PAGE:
Memory available

Memory not allocated by running processes.

Disk free

Amount of unused disk space.

System metrics

This section shows a more detailed listing of various generic system-related metrics.

Grafana Dashboard for PostgreSQL System Metrics Section

The following metrics are shown

Parameter Name

Parameter Definition

Additional Notes

CPU

System, user, iowait, and interrupt request (IRQ) CPU usage.

A high iowait is an indication that the system is writing or reading too much data to or from disk.

Load average

The number of processes that would want to run.

the Load average figure is higher than the number of CPUs on the nodes, the service might be under-provisioned.

Memory available

The amount of memory not allocated by running processes.

Memory unused

The amount of memory not allocated by running processes or used for buffer caches.

Context switches

The number of switches from one process or thread to another.

Interrupts

The number of interrupts per second.

Processes

The number of processes that are actively doing something.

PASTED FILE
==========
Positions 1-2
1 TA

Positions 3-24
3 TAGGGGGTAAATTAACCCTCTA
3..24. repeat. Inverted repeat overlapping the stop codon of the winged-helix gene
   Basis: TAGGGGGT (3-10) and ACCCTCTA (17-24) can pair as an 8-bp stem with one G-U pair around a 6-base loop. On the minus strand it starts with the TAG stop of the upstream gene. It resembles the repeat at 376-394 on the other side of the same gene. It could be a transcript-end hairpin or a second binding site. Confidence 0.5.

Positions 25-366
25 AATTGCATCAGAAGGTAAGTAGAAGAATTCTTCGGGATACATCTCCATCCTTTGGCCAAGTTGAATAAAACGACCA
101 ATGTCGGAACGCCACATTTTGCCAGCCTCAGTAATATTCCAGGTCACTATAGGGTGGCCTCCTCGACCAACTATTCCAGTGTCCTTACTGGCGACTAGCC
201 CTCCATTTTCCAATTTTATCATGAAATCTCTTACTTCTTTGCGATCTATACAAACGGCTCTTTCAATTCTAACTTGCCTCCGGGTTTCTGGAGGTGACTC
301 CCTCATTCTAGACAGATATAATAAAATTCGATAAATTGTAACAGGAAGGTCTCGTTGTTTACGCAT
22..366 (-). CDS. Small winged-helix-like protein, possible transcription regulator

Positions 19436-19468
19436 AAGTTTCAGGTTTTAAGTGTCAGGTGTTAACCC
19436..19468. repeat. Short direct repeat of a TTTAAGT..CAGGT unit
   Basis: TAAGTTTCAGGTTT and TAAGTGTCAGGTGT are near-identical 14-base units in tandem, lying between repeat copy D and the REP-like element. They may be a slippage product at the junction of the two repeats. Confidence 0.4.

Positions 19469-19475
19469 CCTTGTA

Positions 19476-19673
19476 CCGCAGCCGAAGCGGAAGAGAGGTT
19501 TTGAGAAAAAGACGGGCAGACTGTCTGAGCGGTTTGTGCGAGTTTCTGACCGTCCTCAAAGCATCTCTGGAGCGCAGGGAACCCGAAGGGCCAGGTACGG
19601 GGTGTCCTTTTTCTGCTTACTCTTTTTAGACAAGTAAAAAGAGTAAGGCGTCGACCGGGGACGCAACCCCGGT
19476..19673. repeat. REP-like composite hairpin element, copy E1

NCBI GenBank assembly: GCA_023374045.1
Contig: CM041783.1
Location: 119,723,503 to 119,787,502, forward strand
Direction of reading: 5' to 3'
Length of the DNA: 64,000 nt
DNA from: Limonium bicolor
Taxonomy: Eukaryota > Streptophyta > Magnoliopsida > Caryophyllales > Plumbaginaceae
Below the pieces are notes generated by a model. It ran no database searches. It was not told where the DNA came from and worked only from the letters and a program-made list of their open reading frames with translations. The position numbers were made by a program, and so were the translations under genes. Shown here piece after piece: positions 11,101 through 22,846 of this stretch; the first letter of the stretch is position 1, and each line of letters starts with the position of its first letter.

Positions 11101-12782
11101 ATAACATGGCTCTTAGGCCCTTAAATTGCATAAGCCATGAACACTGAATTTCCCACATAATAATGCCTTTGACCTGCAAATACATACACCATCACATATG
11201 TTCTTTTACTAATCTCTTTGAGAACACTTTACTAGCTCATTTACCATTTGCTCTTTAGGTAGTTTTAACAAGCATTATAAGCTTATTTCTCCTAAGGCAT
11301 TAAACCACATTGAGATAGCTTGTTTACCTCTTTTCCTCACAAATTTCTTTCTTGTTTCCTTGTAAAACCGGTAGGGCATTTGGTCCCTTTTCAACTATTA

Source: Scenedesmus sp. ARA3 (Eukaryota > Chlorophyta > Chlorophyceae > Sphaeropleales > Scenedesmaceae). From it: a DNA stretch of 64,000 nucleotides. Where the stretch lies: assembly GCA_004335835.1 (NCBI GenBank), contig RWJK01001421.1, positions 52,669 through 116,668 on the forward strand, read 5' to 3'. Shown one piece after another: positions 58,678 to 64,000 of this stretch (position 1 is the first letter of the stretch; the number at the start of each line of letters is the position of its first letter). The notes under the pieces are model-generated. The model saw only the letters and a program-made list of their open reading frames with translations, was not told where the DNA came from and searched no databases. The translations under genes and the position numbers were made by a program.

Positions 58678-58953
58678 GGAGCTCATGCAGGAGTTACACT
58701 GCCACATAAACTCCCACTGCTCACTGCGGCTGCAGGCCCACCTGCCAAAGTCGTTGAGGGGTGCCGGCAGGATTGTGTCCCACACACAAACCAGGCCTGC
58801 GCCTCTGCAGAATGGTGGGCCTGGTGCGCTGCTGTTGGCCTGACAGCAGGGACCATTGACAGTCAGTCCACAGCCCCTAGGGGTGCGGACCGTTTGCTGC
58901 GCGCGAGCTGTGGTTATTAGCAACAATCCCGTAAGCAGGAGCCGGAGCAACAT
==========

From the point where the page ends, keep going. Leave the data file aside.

Processes that are mostly idle are not included.

Disk free

The current amount of remaining disk space.

Aiven suggest to actively monitor this value and associate it with an alert. The database will stop working correctly if it runs out of disk space.

Disk i/o

The number of bytes read and written per second on each of the nodes.

Data disk usage

The amount of disk space that is in use on the service’s data disk.

CPU iowait

The percentage of CPU time spent waiting for the disk to become available for read and write operations

Aiven suggest to create an alert that is triggered when iowait goes beyond a certain threshold for an extended time. This gives you an opportunity to respond quickly when the database starts to slow down from too many read and write operations.

Network

The number of inbound and outbound bytes per second for a node.

Network (sum of all nodes)

The same as the Network graph, but values are not grouped by service node.

TCP connections

The number of open TCP connections, grouped by node.

TCP socket state total on all nodes

The number of TCP connections across all service nodes, grouped by the TCP connection state.

PostgreSQL-specific metrics

For most metrics, the metric name identifies the internal PostgreSQL statistics view. See the PostgreSQL documentation for more detailed explanations of the various metric values.

Metrics that are currently recorded but not shown in the default dashboard include postgresql.pg_stat_bgwriter and postgresql.pg_class metrics as a whole, as well as some individual values from other metrics.